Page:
Welcome To My World: "Do’s & Don’ts in Elizabethan London" – a Guest Post by Anne Lyle

Welcome, ladies and gents, to the first in what I hope will be a wonderful series of guest posts here at Over The Effing Rainbow. First up is the awesome Anne Lyle, who was good enough to provide a guest post inspired by the world setting from her Night’s Masque books. So without further ado, here’s her advice for navigating the twists and turns of her Elizabethan London…



Do’s & Don’ts in Elizabethan London


On the street


Elizabethan London is a lot like most fantasy cities: filthy and smelly with shockingly high poverty and a correspondingly high crime rate. Experienced travellers will therefore not need warning to be on the lookout for pickpockets, beggars and suchlike – and of course showers of shit being thrown out of upper-storey windows! However there are some hazards particular to the streets of England’s capital.

– In a tavern, don’t accept an offer of a drink from a stranger, especially if he asks you to look after his cloak whilst he takes the wine to be sweetened – this is a favourite trick of coney-catchers (con men) and the landlord will charge you the cost of his stolen silver jug

– Do note that whilst men dress as women on the stage, cross-dressing in public is frowned upon and may lead to a spell in the stocks

– Do also remember that homosexuality and duelling are technically illegal, so we recommend discretion (or being so rich & powerful that the constables daren’t arrest you)
– Don’t criticise Queen Elizabeth, her son and heir Prince Robert, the Privy Council or the Church of England unless you fancy a visit to one of the city’s fine (i.e. squalid & brutal) prisons on charges of heresy, sedition and/or treason

– Don’t mention the summer you spent clubbing in Ibiza either – you’ll be suspected of being a) Catholic b) a white slave trader or c) both


Sightseeing*


– Do visit the royal mint and armouries at the Tower of London, and also the royal menagerie, home of the only lions in England. Expect to have to tip the yeoman warders at every step, unless you go with a local – foreigners are considered fair game!

– Do set aside plenty of time to enjoy the pleasure-gardens of Bankside, with their theatres, brothels and bear-baiting arena. Forget Shakespeare – the most popular play in London is “The Spanish Tragedy” by Thomas Kyd.

– Do feel free to talk during plays, though for the comfort of your fellow playgoers we do ask that you use the buckets at the ends of the galleries rather than pissing in the yard. Also, if you wish to take advantage of any of the whores who frequent the theatres, please ensure that the sound of your rutting does not drown out the actors’ speeches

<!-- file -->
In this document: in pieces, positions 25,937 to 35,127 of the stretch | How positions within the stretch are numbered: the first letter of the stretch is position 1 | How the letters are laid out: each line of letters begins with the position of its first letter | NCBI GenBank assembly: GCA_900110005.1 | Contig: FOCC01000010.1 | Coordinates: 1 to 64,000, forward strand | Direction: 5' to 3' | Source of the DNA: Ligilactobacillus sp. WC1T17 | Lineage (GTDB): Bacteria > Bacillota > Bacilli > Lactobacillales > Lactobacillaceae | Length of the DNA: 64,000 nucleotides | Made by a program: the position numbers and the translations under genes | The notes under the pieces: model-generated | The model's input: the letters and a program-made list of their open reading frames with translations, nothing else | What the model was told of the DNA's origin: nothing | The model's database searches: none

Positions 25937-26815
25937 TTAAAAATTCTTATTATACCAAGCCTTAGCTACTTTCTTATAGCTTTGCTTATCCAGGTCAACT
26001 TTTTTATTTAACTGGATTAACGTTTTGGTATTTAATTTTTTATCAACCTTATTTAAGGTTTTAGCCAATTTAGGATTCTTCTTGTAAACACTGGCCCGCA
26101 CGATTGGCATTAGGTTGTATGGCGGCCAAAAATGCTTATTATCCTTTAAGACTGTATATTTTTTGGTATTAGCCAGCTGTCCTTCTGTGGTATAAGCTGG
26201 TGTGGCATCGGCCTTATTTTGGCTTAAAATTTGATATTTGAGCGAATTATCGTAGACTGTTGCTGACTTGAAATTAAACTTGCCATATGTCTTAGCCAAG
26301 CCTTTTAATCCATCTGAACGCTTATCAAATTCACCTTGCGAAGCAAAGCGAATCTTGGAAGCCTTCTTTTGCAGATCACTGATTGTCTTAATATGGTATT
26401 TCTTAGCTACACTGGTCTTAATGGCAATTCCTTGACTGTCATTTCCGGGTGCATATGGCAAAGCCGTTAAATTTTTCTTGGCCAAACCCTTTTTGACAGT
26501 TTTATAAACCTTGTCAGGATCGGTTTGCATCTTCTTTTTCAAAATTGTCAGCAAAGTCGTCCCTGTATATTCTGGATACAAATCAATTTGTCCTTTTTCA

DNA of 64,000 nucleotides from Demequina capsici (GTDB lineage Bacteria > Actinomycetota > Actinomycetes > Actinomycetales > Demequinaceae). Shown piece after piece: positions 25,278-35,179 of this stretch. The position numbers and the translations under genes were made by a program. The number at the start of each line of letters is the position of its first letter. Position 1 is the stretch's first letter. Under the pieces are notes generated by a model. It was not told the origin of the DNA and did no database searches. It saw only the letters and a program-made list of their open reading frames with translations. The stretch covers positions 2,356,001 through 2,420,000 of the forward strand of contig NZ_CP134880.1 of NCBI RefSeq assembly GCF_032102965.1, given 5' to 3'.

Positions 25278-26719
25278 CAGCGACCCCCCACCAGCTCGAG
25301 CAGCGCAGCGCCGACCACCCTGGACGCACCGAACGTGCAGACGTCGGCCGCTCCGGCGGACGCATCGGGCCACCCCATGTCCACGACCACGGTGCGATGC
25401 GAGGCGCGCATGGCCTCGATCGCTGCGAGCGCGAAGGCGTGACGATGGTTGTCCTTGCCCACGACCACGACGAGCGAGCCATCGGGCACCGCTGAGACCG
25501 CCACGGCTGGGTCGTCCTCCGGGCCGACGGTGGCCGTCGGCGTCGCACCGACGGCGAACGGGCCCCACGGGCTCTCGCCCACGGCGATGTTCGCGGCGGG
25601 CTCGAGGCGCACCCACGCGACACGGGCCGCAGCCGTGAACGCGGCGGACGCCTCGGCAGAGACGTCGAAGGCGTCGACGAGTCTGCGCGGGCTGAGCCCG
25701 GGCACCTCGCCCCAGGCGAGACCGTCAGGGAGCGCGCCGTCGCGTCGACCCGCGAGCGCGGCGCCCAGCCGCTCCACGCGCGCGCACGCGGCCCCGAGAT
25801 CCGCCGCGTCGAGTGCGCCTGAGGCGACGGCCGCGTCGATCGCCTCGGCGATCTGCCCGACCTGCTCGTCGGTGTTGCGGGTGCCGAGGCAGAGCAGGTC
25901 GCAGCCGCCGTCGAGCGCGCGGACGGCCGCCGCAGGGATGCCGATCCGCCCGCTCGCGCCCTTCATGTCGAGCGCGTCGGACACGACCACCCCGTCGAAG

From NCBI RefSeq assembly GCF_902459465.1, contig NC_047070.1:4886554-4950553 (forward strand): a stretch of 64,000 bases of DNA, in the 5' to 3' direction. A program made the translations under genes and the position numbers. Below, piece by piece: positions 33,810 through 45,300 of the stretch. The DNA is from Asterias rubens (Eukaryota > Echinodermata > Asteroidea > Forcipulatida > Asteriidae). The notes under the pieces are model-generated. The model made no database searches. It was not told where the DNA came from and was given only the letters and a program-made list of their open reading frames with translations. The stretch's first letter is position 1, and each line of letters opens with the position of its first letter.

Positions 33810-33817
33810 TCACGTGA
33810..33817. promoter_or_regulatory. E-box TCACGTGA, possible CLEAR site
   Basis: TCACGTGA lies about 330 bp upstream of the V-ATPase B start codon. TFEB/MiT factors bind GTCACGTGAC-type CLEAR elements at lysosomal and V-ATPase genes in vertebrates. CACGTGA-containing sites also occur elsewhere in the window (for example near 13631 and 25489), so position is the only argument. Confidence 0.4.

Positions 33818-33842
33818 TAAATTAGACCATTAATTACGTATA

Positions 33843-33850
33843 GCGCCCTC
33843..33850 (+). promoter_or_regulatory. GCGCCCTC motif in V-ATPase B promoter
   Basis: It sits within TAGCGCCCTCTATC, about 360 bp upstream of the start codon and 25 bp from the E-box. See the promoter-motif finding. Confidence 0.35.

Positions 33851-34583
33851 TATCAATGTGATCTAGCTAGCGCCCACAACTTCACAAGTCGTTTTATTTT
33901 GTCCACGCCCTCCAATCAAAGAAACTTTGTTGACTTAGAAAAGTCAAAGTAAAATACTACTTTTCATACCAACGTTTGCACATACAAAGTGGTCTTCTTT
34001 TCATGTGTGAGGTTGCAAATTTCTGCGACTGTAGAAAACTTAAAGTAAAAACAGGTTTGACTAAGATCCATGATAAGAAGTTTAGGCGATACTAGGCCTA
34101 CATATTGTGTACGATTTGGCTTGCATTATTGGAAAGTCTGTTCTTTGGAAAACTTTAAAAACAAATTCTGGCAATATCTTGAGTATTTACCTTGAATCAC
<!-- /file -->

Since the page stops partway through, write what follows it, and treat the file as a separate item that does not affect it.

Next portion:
– Don’t meddle with the swans on the Thames, as they belong to the Queen

– Don’t try to cross London Bridge on horseback unless you have hired a local mount that’s used to the crowds – and keep to the left, as you would on the highway. You’re in England now!


Skraylings


These visitors from the New World are easily identified by their swirling facial tattoos and elongated canine teeth, but don’t worry – they don’t bite!

– Don’t turn up at the encampment in Southwark and expect a warm welcome – skraylings like to keep to themselves and rarely admit humans into their enclave

– Do visit Billingsgate Market, where you’ll find a wondrous array of goods from the New World for sale: pottery and gold from the Andes, turquoise and jade from the Kingdom of Mexica, skins and leathers from the southern jungles, and stone carvings from the vast plains of the west – and of course a variety of delicious foodstuffs

– Do taste any skrayling food cautiously – the aliens are fond of spicing their dishes with a burning pepper called “chilli”

– Do visit a skrayling apothecary if you feel unwell – they’re far more competent than local human physicians, who are more likely to make you worse than better


We hope you have a wonderful time in this, the largest city in Northern Europe. Just keep your purse hidden and your mouth shut!


* Footnote: a few of the tips from the sightseeing section are lifted from “Shakespeare’s London on Five Groats a Day” by Richard Tames; the rest are my own.



So there you have it! Many thanks to Anne – and if you’re new to her books, the first two in the Night’s Masque series, The Alchemist Of Souls and The Merchant Of Dreams, are out now. The third book, The Prince Of Lies, will be released soon – you can find details here. You can also find Anne at her website, on Twitter and on Facebook





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